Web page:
Don’t Shoot the Messenger


Kathryn Martin

Kathryn Martin has Exceeded Expectations in Cleaning the Knight Township Mess
By: Don Counts

Kathryn Martin was appointed to serve the remainder of the term of Linda Durham the elected Knight Township Trustee by Democratic Party caucus in March 2010. Linda Durham was seated to the trusteeship over objections raised due to her difficulty in obtaining bonding resigned from office and has since been arrested on felony theft and official misconduct charges.

Ms. Martin is currently seeking that office as the democratic candidate running against republican Jim Braker. If the past five months are any indication of what the job of township trustee is, then Kathryn Martin has certainly been battle hardened.

The job of a township trustee typically include recommending an annual budget to the elected legislative body of the township, reporting to that legislative body about the condition of the trustees office, managing the office, and managing the protective and humanitarian services that townships provide to the approved budget. It is certainly not required or even expected that the township trustee should have the responsibility of auditing a predecessor’s performance for fraud, negligence, and abuse. It however appears that Ms. Martin has willfully taken the bull by the horns and led the effort to do exactly that. The City County Observer applauds her can-do spirit and commends the way that she has carried out her responsibilities thus far.

It has been widely documented that the alleged actions of Ms. Durham and her Chief Deputy, Tonda Pauley have left Knight Township in dire financial straits. It was abundantly clear from the time she was seated that she would need substantial guidance and oversight to succeed as township trustee. The responsibility for that oversight falls squarely on the shoulders of what Indiana Code IC 36-6-6 refers to as the legislative body of the township. Locally this term legislative body has been commonly referred to as the advisory board. Despite the less official term adopted locally, the duties of the legislative body are truly legislative as the full body of Indiana Code IC 36-6-6 spells out.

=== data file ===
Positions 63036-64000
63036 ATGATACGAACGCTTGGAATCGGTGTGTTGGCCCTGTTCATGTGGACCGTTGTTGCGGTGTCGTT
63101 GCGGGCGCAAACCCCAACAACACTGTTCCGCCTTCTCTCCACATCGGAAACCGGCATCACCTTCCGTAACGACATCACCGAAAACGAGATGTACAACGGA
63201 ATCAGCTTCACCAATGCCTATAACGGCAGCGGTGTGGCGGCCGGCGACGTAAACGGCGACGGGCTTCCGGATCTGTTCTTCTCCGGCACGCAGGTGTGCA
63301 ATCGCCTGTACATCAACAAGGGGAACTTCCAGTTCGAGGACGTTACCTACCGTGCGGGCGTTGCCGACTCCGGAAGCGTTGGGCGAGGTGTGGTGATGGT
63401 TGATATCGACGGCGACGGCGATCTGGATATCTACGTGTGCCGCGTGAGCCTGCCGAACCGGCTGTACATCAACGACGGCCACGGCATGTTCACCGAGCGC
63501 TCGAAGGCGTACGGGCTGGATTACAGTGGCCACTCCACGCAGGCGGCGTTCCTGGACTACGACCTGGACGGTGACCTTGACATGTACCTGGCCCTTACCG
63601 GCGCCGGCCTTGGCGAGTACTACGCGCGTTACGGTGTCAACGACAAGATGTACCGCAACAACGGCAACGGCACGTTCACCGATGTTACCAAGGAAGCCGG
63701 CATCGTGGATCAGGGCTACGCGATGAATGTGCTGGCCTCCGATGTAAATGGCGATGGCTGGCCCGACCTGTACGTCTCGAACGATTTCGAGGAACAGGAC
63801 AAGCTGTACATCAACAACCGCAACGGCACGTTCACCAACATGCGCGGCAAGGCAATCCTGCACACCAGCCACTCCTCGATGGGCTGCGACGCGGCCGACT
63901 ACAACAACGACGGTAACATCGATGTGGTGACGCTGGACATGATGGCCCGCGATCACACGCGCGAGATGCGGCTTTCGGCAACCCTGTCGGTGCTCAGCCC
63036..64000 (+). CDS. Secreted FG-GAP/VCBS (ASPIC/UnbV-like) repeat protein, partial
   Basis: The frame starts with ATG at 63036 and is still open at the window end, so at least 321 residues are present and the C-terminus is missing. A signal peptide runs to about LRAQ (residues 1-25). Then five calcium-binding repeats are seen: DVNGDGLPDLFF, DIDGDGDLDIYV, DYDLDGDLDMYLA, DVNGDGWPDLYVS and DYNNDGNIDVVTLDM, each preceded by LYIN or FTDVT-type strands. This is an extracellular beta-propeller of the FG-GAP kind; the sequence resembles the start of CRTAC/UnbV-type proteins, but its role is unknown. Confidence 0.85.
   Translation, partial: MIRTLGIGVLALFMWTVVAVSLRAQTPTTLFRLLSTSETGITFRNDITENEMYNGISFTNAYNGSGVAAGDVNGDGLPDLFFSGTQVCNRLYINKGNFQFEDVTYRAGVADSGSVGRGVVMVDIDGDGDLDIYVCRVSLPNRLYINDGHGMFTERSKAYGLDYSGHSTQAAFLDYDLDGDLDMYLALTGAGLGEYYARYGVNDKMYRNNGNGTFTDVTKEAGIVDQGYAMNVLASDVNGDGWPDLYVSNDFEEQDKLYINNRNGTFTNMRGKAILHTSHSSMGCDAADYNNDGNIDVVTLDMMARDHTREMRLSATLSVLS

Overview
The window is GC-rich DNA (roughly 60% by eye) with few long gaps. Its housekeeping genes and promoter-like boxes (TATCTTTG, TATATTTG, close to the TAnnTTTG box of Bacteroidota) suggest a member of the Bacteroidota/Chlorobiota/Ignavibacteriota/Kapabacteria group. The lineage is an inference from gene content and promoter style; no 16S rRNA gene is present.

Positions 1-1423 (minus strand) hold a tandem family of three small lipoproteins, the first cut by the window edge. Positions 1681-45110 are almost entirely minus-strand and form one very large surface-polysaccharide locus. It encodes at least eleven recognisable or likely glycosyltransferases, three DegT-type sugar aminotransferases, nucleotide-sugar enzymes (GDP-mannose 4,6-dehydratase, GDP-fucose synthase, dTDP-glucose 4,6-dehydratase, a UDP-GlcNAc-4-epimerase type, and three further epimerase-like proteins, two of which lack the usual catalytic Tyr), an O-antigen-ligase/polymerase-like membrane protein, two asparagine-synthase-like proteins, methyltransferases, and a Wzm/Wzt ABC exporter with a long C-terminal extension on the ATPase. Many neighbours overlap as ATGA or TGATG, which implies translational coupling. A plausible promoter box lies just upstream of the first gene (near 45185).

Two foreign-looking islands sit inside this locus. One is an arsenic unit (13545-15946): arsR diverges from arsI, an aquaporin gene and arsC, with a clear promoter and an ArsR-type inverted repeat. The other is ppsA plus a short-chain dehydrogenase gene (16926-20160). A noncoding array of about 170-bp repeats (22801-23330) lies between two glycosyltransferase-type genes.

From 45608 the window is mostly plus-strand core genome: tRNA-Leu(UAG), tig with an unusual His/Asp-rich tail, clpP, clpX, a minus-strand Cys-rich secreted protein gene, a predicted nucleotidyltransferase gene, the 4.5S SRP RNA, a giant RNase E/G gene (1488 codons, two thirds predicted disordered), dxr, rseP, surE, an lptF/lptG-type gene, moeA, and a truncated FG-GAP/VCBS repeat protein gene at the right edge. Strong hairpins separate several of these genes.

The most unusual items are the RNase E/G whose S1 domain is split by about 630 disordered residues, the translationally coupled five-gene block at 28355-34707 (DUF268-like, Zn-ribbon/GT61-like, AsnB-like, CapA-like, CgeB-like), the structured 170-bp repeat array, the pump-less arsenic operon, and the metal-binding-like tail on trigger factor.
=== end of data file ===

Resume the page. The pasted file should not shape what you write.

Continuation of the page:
Specifically, in IC 36-6-6-9, the legislative body is tasked with conducting an annual meeting on or before the third Tuesday after the first Monday in January of each year consideration and approval of annual report of executive; disposition of funds. During this meeting the annual report of the executive including the budget and the financial performance of the previous year are approved, altered, or disallowed by the legislative body. A member may administer oaths necessary in the examination of the report. The legislative body has broad powers to go along with its broad responsibilities.

As Ms. Durham was seated as Knight Township Trustee in early 2006, by statute there must have been two annual budgets and two reviews with oversight provided by the legislative body. The City County Observer is quite curious to know about the outcomes of the budgetary and financial reviews of these annual meetings. If the recent revelations regarding the dire financial straits of Knight Township came as a surprise to anyone, they certainly should not have been. The performance of the legislative body should be under just as much examination and scrutiny as the performance that led to Ms. Durham’s resignation. The legislative body in its annual meetings, quarterly reviews, and by calling special meetings could have and should have averted the current situation before the Knight Township Trustees office became financially functionally insolvent.

This insolvency leaves Knight Township in need of a loan to enable the office to remain open until its next allocation of taxpayer money is available in December. Indiana Code provides for the mechanism to seek and secure loans in IC 36-6-6-15. Sec. 15. states that (a) If the legislative body finds that an emergency requires the borrowing of money to meet the township’s current expenses, it may take out temporary loans in an amount not more than eighty percent (80%) of the total anticipated revenue for the remainder of the year in which the loans are taken out, and (b) The legislative body must authorize the temporary loans by a resolution.